Incredible Expeditions: Atlantis is a steampunk exploration game designed by Liz Spain that has players assembling a crew of steampunk heroes, ne’er do wells, and pets to go on an airship adventure to discover the fabled lost city of Atlantis.
The game is very fun and does a great job of bringing you into a fantastical steampunk universe where you and your strange companions will use heroic deeds, skullduggerous acts, wonderful contraptions and curses to bring you victory in a richly detailed landscape. You feel like you are in an Around The World in 80 days scenario where you are in an intense rivalry with well matched adversaries to discover bizarre, wonderful, and horrific far off lands.
A nice look at all the goodies included in the box.
The gameplay consists of players starting off as Steampunk Airship Captains each with their own unique abilities, personalities, and airships in a bustling port city trying to assemble a crew for the journey ahead. There are all manner of folk looking to get hired for this expedition. Some of the potential crewmembers include Captains both Surly and Stalwart, Assassins, Scientists, Doctors, Clanking Automatons, as well as dogs and cats. You can also hire Saboteurs and Stowaways onto your competitors ships to take up valuable crew space as dead weight.
A look at the amazing variety of crew members you can hire for your journey
Also you will need to procure special resources for your trip. Strange Tinctures that can refresh your crew, relics that can bring you luck when you most need it, and curses that can plague your enemies are all for sale as you make your expedition.
When you are done with your preparations the real meat of the game begins. Each player must journey to two of four random and hidden destinations that lie between their objective of reaching Atlantis. These include obviously dangerous locales such as The Volcano of the Angry Goddess or The Cliffs of Madness or you could wind up in someplace that seems kind of nice but hides a terrible darkness under the surface like the City of Dreams or the Waters of Temptation.
Two of the many exotic locales you can visit in Incredible Expeditions
At each of these locations you will have to complete a set of difficult encounters using the skills of your crew and various resources that you acquire through the game. These encounters can consist of terrifying beasts attacking your crew, scary supernatural manifestations, betrayal by once loyal crew members, or bizarre crippling diseases. All of these encounters are made even more difficult by the infernal machinations of your competitors as they attempt to assassinate, curse, and sabotage your crew.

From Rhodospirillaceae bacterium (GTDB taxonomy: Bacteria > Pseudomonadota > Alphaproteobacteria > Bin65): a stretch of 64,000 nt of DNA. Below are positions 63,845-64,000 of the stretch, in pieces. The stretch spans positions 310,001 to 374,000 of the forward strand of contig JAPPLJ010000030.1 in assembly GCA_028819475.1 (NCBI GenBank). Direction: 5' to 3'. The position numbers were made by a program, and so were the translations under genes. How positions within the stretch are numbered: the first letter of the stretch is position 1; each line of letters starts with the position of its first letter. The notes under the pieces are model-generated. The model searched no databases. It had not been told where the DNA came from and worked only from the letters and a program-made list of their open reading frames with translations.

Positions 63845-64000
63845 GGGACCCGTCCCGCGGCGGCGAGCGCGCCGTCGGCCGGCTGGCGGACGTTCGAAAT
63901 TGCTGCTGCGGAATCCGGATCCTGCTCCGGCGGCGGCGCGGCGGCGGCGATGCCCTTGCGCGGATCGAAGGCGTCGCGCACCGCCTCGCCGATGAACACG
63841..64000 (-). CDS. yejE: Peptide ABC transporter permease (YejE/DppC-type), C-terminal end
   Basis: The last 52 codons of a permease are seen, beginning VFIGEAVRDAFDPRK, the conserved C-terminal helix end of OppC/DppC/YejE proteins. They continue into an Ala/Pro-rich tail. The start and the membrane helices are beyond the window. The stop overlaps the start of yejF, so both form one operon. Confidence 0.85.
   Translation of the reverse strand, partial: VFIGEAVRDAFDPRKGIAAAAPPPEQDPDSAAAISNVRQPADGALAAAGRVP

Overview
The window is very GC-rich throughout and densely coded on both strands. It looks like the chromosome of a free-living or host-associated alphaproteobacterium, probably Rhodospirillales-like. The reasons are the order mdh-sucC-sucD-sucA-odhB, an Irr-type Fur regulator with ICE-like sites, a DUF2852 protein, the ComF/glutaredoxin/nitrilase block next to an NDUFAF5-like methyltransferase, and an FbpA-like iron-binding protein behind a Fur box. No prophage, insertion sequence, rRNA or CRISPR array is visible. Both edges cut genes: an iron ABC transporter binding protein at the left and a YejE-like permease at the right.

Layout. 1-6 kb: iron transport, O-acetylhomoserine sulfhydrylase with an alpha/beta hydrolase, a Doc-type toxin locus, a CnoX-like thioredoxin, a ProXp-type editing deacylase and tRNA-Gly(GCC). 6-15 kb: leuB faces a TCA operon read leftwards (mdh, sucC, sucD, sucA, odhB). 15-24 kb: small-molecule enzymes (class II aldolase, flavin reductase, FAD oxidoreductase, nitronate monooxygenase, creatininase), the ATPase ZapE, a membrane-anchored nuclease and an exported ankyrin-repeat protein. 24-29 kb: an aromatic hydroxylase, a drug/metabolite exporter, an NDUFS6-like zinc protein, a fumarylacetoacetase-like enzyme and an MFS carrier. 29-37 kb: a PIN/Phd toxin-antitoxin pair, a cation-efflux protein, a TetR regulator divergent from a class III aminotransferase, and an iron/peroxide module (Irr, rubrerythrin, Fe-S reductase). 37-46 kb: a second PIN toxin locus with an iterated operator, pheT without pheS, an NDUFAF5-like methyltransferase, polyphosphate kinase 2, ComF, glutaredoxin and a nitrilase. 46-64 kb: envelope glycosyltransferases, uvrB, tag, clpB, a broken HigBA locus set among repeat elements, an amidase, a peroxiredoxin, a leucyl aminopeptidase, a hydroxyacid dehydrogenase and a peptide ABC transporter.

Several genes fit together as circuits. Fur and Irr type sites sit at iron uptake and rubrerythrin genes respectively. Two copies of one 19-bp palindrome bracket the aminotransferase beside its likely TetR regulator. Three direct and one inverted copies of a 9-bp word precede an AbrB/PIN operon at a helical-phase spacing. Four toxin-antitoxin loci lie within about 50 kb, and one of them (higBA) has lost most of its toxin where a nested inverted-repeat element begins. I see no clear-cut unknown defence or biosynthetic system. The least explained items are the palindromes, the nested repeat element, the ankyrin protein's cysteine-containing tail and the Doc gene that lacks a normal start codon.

If you are able to make it through all of the dangers that stand in your way and be the first to discover Atlantis you will have a feeling of not only victory but one of accomplishment and pride. The game feels as if you are telling an epic story with each encounter and location feeling like an excerpt from a tale by Jules Verne or H.P. Lovecraft. Every trial feels personal because of the work you had to put in to hire your crew makes them all feel real and you will suffer pain when you lose any of them not only because it will hinder you in gameplay but because they all feel like they truly belong on your ship and in this crazy universe. On the other end of the spectrum you will rejoice in every minor victory you accomplish because it truly feels like a team effort between all of the working cogs (sometimes literal cogs from your automoton companion) on your ship have to come together to solve a way to defeat it.
On to the specifics of the game. Incredible Expeditions uses a lot of interesting mechanics coupled with excellent art and components to create a captivating game that can be brutal and cut throat given the type of people you choose to game with. Let’s dive into the mechanics first.
To start off, one of the most unique things about the mechanics is that it allows for the game to be played competitively, cooperatively, or solo. This is not something that I have seen very much of. My favorite version of the game by far is the competitive version. That is the version of the game that I described above. The Co op challenge is actually even more difficult, where each player will crew their ship independently but will take on challenges together. The twist is that this version of the game will introduce the peril mechanic which makes each encounter far more difficult and potentially game ending. Paired with the additional rule that you can only make use of your characters a certain amount of times and you have a very difficult mission ahead of you. The solo variant also uses the peril and limited rest mechanics but not nearly as crippling as the co op version. I have yet to beat this game on solo. It’s a beast from hell.
The main mechanics involved are a robust economic system based on money, heroism, and skullduggery. Each of these resources will be used to purchase crew members, relics, and curses that you can use on your journey. These same units of currency are used to defeat the perilous encounters that you will come across on your travels through the strange lands of Incredible Expeditions.
Deckbuilding is also a major mechanic involved in the game. Each of the items, actions, and curses that you purchase will go into a deck that you can draw from to assist you on your journey. You might have a strange relic that will bring you good fortune, an action that will allow one of your crew members to give up their lives to valiantly save the others, or a curse that will lock one of your opponents crew in a neverending nightmare. Cycling through these and weeding out the resources that don’t work so that you can use the more effective ones more often are a crucial element to the game